Tag Archives: evolution

Brief Book Review: Mind in Motion


A goal of mine for 2020 is to write more — a goal many academics commit to each year. This year, however, as I have stepped away from the ivory tower, I am going to make a concerted effort to write more public essays and blog posts now that I am far less tied to the necessity of formal academic publishing. As part of this goal, I am introducing a new series, Brief Book Reviews, where I will do exactly as the title suggests: I’ll offer brief reviews of (hopefully) all the books I read this year. I hope to provide readers with at least a couple of interesting recommendations. (To see my 2019 book recommendations, see here)

First up for 2020 was Mind in Motion: How Action Shapes Thought, by Barbara Tversky. I first heard of this book on Sam Harris’ podcast where he discussed Tversky’s interesting thesis that action and motion are the basis of abstract though. The thesis was phenomenally interesting as, evolutionarily speaking, we (and other animals) evolved diverse means of communication previous to the evolution of our remarkable and complex language systems. Her thesis is doubly interesting in that one hypothesis for the ultimate function of the brain (or, centralized nervous system) that I find enchanting is that the brain ultimately evolved to facilitate locomotion — all animals must move; and, those that do not, typically don’t need a brain. Take, as a favorite example of mine, the sea squirt (and other related species) which, upon locomoting to a suitable permanent location to attach to, it promptly digests its own brain — it is no longer needed.

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This post originally appeared on my Medium account on 22 January 2020.

How Can Evolutionary Psychology Help Explain Intimate Partner Violence?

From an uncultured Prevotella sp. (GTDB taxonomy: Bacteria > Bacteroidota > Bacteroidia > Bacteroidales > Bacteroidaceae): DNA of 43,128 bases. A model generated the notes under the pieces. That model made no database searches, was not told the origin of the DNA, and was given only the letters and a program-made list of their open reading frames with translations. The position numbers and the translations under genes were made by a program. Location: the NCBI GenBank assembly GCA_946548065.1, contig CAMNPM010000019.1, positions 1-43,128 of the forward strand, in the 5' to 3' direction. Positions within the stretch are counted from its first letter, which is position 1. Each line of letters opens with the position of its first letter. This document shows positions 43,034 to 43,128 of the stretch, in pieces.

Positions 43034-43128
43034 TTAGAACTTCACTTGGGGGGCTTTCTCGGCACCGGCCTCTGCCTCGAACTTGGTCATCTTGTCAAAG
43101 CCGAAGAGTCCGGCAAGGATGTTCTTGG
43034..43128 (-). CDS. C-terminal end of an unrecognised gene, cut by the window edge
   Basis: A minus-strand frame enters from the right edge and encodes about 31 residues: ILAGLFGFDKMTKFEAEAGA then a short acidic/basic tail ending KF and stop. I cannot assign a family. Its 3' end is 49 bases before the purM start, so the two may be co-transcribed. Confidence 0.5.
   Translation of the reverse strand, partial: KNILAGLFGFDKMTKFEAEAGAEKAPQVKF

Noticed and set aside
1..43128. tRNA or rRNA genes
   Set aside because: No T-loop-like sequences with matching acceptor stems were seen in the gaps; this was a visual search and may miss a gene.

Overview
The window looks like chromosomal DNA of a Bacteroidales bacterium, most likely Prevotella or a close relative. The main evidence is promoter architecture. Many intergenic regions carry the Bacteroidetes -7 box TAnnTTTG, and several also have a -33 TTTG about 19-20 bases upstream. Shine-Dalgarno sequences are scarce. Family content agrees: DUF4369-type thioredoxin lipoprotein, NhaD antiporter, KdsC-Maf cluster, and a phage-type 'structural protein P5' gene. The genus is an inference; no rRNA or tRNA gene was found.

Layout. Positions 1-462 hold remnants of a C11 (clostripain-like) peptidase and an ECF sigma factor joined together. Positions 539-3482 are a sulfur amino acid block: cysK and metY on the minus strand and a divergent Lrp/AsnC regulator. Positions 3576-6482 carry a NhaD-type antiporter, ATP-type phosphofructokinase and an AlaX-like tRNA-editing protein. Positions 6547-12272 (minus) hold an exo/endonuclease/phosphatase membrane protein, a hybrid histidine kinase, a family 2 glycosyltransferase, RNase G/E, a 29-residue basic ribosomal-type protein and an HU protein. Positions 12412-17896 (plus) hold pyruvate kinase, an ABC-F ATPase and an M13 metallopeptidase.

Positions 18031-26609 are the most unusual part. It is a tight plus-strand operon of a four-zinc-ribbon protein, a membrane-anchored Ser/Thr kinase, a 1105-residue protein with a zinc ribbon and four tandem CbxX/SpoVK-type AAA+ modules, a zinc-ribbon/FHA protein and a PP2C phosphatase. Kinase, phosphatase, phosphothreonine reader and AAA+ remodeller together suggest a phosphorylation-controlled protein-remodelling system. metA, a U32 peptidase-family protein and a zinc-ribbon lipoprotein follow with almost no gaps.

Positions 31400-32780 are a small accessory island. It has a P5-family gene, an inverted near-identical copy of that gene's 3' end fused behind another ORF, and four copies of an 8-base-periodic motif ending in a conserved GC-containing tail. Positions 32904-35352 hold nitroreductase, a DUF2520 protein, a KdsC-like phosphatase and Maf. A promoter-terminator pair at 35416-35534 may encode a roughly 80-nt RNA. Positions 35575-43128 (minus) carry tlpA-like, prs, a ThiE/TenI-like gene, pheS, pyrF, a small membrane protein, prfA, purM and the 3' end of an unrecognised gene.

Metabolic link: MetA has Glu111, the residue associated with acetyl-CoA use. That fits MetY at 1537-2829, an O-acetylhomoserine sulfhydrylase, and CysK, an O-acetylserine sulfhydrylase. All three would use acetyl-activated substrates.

Jaimie has been out of town for nearly a week at her annual industry conference. Despite having been together for over a year, her boyfriend, Johnathan, still feels anxious when she is away on business trips. His anxiety has deepened because Jaimie has been “too busy to talk on the phone.” When Jaimie does finally return home, Johnathan ignites an argument, accusing her of spending time with her male co-workers. The argument escalates to shouting, with Johnathan accusing her of cheating on him while away. As Jaimie continues to plead her innocence and faithfulness to Johnathan, he pins her against the wall, with his hand around her neck, as he threatens to strike her if she refuses to admit her infidelity.

At some point in their lifetime, 10 to 35 percent of people experience intimate partner violence. (The numbers vary depending on the sample studied and precise definition of “intimate partner violence.”)

Why is violence among partners so common? Social scientists have proposed several theories, which primarily fall under two umbrellas: sociological explanations, and biological and psychological explanations. (Because the existing literature primarily focuses on violence in heterosexual relationships, my discussion is limited to violence between a man and a woman.)